ATLANTA (AP) — The trial of a Georgia man accused of intentionally leaving his toddler son in a hot SUV to die will be held in the coastal city of Brunswick after a judge agreed with defense lawyers that an impartial jury could not be found in a metro Atlanta county.
Superior Court Judge Mary Staley ruled last month that jury selection, including questionnaires and questioning of individual jurors, made it clear that Justin Ross Harris' trial should move away from Cobb County, where his 22-month-old son Cooper died.
Court officials announced the new location Thursday morning and said they expect the father's trial to begin Sept. 12, though trial dates are often delayed.
Harris, 35, faces charges including murder.
Police have said the boy died after spending about seven hours in the SUV on June 18, 2014, when Atlanta-area temperatures soared at least into the high 80s.
Brunswick, in Glynn County, is about 275 miles southeast of the parking lot where Cooper died.
The trial is expected to last four to six weeks, Cobb County Superior Court Administrator Tom Charron said.
Officials plan to visit Brunswick in July to survey the courthouse and security issues, he said. A mid-August court hearing in the case will be held in Cobb County, he said.
The two Georgia counties have a history of swapping trial venues in high-profile cases where there are concerns about finding impartial jurors.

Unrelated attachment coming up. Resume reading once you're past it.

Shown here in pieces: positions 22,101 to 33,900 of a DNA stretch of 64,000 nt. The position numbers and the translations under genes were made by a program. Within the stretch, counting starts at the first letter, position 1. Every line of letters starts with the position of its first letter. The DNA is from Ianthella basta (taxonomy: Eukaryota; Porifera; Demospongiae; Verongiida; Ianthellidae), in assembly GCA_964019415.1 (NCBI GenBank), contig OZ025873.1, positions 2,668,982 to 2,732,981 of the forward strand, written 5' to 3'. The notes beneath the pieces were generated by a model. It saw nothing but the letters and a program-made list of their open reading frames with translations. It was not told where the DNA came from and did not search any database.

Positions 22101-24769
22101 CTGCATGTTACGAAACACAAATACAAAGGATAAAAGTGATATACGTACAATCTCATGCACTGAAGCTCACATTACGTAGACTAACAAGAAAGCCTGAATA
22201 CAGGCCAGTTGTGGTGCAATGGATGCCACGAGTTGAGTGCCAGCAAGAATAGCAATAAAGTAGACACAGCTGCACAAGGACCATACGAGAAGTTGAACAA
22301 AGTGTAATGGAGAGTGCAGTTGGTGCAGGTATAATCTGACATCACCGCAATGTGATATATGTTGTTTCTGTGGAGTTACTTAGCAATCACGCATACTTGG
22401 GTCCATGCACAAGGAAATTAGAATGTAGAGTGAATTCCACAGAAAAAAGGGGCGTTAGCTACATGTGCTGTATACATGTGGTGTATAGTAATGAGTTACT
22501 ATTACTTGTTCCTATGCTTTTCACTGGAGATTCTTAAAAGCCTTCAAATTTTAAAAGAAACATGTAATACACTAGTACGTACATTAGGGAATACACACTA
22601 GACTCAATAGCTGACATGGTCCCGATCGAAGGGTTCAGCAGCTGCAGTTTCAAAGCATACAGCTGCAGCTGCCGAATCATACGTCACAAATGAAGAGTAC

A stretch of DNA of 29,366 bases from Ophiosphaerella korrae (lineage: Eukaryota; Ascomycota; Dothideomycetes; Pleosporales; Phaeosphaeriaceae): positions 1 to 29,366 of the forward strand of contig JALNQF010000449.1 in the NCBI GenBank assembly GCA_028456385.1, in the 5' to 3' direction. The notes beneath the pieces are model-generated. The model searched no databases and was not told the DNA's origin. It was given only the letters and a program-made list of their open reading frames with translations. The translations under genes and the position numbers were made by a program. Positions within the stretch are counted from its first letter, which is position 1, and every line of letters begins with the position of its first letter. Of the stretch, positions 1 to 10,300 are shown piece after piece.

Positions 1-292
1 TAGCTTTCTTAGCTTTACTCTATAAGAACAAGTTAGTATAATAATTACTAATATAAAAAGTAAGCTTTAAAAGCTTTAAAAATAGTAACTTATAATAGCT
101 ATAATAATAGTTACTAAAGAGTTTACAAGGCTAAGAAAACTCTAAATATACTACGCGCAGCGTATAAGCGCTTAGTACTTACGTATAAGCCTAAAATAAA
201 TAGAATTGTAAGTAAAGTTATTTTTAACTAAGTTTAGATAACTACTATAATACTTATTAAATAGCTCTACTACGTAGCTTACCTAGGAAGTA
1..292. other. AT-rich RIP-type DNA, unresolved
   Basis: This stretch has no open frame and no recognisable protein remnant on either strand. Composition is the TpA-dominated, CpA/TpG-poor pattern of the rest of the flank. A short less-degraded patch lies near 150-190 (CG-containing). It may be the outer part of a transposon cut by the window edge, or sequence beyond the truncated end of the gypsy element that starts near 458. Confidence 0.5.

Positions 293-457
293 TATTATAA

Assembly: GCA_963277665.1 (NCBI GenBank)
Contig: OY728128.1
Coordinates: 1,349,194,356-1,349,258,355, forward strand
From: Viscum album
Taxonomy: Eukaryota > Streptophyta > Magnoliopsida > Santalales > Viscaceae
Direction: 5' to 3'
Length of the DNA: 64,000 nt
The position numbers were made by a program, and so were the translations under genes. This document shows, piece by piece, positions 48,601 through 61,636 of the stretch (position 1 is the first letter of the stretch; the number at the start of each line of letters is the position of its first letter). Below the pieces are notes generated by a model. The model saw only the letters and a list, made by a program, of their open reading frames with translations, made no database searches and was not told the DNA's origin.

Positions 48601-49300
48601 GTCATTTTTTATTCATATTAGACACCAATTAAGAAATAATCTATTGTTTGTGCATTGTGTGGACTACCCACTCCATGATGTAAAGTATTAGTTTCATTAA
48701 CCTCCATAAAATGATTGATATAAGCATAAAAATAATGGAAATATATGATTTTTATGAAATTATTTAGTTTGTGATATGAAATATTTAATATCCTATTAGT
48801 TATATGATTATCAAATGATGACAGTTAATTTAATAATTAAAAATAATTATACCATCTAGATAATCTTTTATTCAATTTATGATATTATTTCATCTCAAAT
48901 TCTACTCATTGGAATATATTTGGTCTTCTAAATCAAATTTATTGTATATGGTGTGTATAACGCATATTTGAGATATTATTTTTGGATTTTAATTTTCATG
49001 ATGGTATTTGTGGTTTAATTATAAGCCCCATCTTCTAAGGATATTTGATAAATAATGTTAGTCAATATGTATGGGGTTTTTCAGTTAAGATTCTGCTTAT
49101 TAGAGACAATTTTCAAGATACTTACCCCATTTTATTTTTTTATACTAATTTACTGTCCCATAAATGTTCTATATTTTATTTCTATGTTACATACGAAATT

In 2013, the trial of a man accused of gunning down a baby in a stroller on a Brunswick street was moved to Cobb County after the child's death drew national attention and heavy publicity in the Brunswick area.
Jurors convicted 18-year-old De'Marquise Elkins of murder and sentenced him to life in prison with no chance of parole.
After three weeks of jury selection in Cobb County, Harris' attorneys asked that his trial be relocated. Prosecutors and defense attorneys couldn't agree on five disputed potential jurors, despite Staley's urging, and she then granted the request to move the trial.
Defense attorneys maintained that extensive pretrial publicity had resulted in an "atmosphere of hostility" against their client. Prosecutors argued jurors could be found who would be impartial and dismissed the request to move the trial as a defense strategy.
About 250 potential jurors filled out a 17-page questionnaire that included questions about what they knew about the case. The lawyers and judge then began questioning them individually. They questioned more than 80, qualifying about half of them to be part of the jury pool.
Many said they believed Harris was guilty. Some said they would try to put aside those thoughts and be fair and impartial, but others said it would be hard for them to do that.
Before settling on Brunswick, court officials considered sites across Georgia. North Georgia was "pretty much ruled out" due to media coverage, Charron said. Brunswick is among the state's media markets farthest from metro Atlanta.
"There's no question it's going to be more expensive than if we tried the case here in Cobb," Charron said, adding that he had no estimate on how much it will cost. A major portion of the added costs will likely be from temporary housing for employees and witnesses, he said.
Harris is a native of Tuscaloosa, Alabama, and moved to Georgia in 2012 to work for Home Depot.